15. An optical amplifier according to claim 14, wherein said plurality of amplifying means are arranged in such a manner as to be aligned with a periphery of the bottom of said conical refraction such that the light made emergent from the apex of said conical refraction becomes circularly polarized light.
16. An optical amplifier according to claim 15, further comprising:
a quarter wave plate disposed on the second reflecting mirror side of said beam combining and separating means and adapted to convert a circularly polarized light beam made emergent from said beam combining and separating means into linearly polarized light; and
a mode selector disposed on the second reflecting mirror side of said quarter wave plate and adapted to allow only the light beam in the plane of polarization in a specific direction to pass therethrough.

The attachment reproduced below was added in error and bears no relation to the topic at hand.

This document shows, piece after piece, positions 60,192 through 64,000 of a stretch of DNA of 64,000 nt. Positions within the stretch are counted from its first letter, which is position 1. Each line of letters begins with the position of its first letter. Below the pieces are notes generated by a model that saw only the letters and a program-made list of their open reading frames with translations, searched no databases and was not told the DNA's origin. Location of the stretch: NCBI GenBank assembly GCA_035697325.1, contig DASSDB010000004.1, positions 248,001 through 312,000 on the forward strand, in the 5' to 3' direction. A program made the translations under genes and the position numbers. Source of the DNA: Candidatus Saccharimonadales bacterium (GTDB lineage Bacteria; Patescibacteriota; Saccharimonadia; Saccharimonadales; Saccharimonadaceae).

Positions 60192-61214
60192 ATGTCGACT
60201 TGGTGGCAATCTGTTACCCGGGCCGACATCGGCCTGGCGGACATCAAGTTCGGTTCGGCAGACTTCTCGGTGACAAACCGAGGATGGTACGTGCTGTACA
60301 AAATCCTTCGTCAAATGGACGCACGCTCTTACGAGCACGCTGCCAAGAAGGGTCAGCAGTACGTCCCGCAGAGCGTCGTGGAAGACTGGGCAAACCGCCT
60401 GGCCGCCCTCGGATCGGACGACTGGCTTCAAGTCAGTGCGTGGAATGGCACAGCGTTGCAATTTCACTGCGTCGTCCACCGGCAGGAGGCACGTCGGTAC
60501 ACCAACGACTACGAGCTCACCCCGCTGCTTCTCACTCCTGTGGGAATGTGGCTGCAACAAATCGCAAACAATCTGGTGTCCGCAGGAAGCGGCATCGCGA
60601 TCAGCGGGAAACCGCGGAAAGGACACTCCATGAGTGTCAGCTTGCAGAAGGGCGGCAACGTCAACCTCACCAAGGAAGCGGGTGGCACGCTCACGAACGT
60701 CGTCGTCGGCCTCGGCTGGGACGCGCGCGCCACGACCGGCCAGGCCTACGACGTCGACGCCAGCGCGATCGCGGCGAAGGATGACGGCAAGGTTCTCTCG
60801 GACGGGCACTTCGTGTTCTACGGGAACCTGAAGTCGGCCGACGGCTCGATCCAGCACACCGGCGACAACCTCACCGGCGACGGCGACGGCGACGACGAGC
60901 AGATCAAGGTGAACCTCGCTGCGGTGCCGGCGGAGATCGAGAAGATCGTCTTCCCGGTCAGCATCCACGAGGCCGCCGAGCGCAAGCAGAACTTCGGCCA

Description
BACKGROUND OF THE INVENTION:

1. Field of the Invention:

The present invention relates to an optical amplifier, and more particularly to an optical amplifier which is capable of emitting a beam of light having high energy and is suitably used as a light source for an optical recording apparatus for recording information such as a character on a recording medium.

2. Description of the Related Art: